Prostate biopsies among Medicare beneficiaries are associated with a significant rise in complications requiring hospitalization, according to a study to published online in the November issue of Journal of Urology.
Edward Schaeffer, MD, PhD, the study’s senior investigator, and colleagues from Johns Hopkins Medical Institutions in Baltimore, observed a 6.9 percent rate of hospitalization within 30 days of biopsy compared with a 2.9 percent hospitalization rate among a control group of men who did not have a prostate biopsy.
“Together these findings highlight the importance of careful patient selection and counseling regarding prostate biopsy,” wrote the authors.
The study was the largest analysis ever performed of Medicare records of men age 65 and older who underwent prostate biopsies in the last two decades. Data from more than 17,400 men age 65 and older who underwent biopsies from 1991 to 2007 were compared with a cohort of 134,977 men with similar characteristics. The researchers only looked at hospital admissions, not men whose complications were treated in an emergency department or outpatient setting.
Schaeffer and colleagues found that having a prostate biopsy made patients more than twice as likely to need hospitalization in the immediate post-procedure period. Among the complications were bleeding, infection and flare-ups of underlying medical conditions, such as heart failure or breathing disorders.
While the procedure is largely considered benign, the results of the study showed that, if the difference was similar to what would be found in a randomized trial, for every 24 biopsies performed in a 30-day period, there would be one additional hospitalization.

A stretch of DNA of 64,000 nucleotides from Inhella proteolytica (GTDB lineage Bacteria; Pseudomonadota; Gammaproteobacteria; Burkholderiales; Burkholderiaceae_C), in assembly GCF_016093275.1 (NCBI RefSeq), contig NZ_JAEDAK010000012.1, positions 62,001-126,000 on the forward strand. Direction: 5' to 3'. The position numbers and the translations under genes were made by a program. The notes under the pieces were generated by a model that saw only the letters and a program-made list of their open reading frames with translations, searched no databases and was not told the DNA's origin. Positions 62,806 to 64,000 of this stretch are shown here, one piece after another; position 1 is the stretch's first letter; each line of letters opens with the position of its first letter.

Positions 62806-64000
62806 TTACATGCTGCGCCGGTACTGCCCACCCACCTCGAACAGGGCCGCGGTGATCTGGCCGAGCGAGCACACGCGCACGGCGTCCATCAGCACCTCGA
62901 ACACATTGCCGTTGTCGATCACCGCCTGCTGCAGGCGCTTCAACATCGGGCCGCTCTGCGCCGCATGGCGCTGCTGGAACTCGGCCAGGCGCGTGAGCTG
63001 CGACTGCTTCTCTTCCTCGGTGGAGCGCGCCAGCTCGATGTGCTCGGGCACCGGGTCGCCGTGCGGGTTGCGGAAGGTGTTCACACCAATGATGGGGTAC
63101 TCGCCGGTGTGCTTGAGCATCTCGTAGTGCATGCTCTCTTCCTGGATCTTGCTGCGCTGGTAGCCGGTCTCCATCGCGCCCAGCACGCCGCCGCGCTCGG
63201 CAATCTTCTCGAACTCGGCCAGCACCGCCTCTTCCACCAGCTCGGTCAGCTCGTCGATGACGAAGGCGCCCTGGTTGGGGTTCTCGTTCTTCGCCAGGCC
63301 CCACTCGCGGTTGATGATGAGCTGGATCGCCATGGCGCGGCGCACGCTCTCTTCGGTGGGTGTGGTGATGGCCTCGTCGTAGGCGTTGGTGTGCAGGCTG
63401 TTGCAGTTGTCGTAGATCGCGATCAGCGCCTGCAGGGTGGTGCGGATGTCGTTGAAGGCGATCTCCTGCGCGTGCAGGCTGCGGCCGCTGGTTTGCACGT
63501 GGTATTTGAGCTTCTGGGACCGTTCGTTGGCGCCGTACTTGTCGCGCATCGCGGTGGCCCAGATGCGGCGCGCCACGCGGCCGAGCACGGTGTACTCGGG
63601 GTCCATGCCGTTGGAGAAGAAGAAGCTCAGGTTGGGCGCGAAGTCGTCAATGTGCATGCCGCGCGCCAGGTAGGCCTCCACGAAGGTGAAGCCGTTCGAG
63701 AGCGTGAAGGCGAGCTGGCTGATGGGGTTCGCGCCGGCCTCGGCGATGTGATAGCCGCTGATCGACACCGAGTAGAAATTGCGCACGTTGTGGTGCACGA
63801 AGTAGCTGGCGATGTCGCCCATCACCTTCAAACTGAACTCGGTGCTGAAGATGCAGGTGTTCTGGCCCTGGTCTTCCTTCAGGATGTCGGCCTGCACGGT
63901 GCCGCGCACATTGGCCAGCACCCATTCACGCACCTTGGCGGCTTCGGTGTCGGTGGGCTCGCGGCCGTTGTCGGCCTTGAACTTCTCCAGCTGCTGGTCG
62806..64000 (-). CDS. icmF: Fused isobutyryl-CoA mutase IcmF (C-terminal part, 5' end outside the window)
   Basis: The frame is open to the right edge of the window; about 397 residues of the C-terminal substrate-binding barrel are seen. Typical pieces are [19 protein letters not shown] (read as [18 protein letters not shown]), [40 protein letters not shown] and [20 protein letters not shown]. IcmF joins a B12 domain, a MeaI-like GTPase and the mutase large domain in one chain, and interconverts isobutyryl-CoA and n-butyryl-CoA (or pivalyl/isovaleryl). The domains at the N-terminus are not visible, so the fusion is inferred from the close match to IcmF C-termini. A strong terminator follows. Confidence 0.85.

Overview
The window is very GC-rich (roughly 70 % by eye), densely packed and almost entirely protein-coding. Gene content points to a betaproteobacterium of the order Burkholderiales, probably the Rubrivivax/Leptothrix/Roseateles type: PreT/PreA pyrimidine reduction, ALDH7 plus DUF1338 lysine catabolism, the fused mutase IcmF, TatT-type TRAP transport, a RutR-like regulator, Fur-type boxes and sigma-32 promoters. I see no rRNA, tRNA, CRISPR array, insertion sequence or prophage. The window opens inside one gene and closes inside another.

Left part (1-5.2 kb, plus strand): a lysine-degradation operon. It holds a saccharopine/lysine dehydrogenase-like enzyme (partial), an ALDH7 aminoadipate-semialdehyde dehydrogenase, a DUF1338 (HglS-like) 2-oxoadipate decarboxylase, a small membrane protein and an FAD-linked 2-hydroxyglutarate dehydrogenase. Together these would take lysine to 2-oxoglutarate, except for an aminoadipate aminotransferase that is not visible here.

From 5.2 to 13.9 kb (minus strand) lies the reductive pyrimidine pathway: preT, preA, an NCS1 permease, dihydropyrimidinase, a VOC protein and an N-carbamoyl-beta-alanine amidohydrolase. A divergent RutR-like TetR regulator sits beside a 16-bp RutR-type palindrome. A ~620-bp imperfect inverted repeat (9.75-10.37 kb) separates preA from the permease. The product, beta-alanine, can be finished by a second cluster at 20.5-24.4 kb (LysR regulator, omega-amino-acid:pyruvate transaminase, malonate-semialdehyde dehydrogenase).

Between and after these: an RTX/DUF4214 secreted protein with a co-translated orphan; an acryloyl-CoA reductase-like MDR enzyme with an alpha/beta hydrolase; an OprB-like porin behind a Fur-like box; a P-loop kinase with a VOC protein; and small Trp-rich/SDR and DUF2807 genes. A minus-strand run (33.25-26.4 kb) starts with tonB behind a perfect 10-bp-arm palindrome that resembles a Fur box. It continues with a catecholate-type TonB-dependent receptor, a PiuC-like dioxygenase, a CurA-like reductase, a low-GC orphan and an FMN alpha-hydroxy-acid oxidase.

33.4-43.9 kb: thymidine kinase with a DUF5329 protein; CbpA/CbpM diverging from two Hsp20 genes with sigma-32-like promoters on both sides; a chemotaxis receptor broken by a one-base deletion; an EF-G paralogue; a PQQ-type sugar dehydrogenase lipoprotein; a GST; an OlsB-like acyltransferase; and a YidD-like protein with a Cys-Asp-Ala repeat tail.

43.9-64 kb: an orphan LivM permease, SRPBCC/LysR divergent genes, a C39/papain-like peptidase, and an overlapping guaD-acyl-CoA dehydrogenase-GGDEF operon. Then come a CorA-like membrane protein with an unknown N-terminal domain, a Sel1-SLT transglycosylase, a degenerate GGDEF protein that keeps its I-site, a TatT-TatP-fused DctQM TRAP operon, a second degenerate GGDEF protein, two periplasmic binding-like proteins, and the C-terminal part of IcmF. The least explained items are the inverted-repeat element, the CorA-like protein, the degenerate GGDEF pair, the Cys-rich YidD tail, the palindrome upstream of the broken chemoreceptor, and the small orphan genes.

The rate of serious infection-related complications actually experienced a steady rise over the course of the study period. In 1991, less than 0.5 percent of men were admitted to the hospital because of an infection diagnosed following a prostate biopsy. This rate remained stable until 2000, when rates of infection-related complications began to increase to more than 1.2 percent in 2007.
“A likely explanation for the increase in infectious complications is increasing antimicrobial resistance,” wrote the authors, who pointed out that the American Urological Association recommends anti-microbial prophylaxis for all patients undergoing prostate biopsy.
Prostate biopsies are performed with transrectal ultrasound guidance, and bacteria from the rectum may be introduced into the prostate making infection a potential risk, according to the authors.
Mortality rates in men undergoing prostate biopsies did not increase overall, which the researchers attributed to improved patient selection of healthier men for prostate biopsy whose early mortality rate decreased as a result. However, men hospitalized with biopsy-related infections had a 12-fold higher risk of death compared to men who did not have a biopsy.
More than one million prostate biopsy procedures are performed each year in the U.S. to diagnose and monitor prostate cancer, which is the second most common cause of cancer death among men. The age adjusted rate of prostate biopsy per 100,000 Medicare beneficiaries is 1,580 in white men and 1,851 in black men, according to the study.
Further studies are needed to examine prostate biopsy-related complications in younger men, the authors said.